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Environ Sci Technol. 2009 May 1;43(9):3128-34.

Iron-monosulfide oxidation in natural sediments: resolving microbially mediated S transformations using XANES, electron microscopy, and selective extractions.

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1
A Centre for Acid Sulfate Soil Research, Southern Cross GeoScience, Southern Cross University, Lismore, NSW 2480, Australia. ed.burton@scu.edu.au

Abstract

Iron-monosulfide oxidation and associated S transformations in a natural sediment were examined by combining selective extractions, electron microscopy and S K-edge X-ray absorption near-edge structure (XANES) spectroscopy, The sediment examined in this study was collected from a waterway receiving acid-sulfate soil drainage. It contained a high acid-volatile sulfide content (1031 micromol g(-1)), reflecting an abundance of iron-monosulfide. The iron-monosulfide speciation in the initial sediment sample was dominated by nanocrystalline mackinawite (tetragonal FeS). At near-neutral pH and an 02 partial pressure of approximately 0.2 atm, the mackinawite was found to oxidize rapidly, with a half-time of 29 +/- 2 min. This oxidation rate did not differ significantly (P < 0.05) between abiotic versus biotic conditions, demonstrating that oxidation of nanocrystalline mackinawite was not microbially mediated. The extraction results suggested that elemental S (S8(0)) was a key intermediate S oxidation product Transmission electron microscopy showed the S8(0) to be amorphous nanoglobules, 100-200 nm in diameter. The quantitative importance of S8(0) was confirmed by linear combination XANES spectroscopy, after accounting for the inherent effect of the nanoscale S8(0) particle-size on the corresponding XANES spectrum. Both the selective extraction and XANES data showed that oxidation of S8(0) to SO4(2-) was mediated by microbial activity. In addition to directly revealing important S transformations, the XANES results support the accuracy of the selective extraction scheme employed here.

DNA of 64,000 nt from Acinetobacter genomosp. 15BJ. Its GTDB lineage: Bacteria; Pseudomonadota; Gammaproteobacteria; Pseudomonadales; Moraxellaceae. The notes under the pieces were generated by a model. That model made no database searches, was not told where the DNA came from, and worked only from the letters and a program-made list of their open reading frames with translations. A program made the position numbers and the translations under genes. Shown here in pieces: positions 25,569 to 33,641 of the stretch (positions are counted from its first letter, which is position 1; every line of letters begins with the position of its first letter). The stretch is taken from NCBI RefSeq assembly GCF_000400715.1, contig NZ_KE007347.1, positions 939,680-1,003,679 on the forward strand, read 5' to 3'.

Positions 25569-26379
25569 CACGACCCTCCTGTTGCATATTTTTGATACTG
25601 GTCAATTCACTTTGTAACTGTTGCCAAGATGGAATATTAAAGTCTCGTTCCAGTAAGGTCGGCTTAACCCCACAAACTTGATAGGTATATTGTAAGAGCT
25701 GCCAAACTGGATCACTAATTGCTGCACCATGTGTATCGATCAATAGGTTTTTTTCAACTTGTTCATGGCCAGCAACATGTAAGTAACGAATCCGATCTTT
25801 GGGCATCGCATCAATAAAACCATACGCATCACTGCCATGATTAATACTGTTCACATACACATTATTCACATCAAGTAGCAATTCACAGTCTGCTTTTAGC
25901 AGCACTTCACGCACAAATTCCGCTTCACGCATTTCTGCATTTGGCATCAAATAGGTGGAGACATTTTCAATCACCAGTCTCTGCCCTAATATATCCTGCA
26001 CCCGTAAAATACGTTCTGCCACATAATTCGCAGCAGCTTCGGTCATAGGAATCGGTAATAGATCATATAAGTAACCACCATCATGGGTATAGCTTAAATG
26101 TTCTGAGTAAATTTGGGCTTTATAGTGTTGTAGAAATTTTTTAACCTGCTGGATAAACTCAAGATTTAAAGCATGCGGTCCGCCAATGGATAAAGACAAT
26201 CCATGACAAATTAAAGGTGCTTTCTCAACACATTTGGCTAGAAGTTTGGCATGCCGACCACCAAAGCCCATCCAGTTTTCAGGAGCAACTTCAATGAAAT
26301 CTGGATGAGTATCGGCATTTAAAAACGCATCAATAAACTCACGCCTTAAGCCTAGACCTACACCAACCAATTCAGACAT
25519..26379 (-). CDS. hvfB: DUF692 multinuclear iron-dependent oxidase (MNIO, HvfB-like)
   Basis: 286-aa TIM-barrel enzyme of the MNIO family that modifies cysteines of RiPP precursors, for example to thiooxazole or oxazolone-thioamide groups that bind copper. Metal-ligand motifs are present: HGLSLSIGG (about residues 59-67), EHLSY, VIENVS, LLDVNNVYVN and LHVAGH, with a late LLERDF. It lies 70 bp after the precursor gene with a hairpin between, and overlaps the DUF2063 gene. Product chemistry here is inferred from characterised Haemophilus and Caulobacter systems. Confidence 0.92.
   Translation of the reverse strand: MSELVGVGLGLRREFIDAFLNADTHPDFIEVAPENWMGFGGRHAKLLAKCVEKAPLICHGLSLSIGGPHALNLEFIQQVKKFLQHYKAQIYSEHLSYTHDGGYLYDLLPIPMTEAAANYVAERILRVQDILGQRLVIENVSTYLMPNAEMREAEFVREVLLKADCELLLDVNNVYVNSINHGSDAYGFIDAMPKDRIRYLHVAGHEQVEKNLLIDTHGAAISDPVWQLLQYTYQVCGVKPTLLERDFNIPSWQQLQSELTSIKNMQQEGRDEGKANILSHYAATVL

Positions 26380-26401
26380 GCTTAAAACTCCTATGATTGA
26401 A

PMID:
19534124
[Indexed for MEDLINE]
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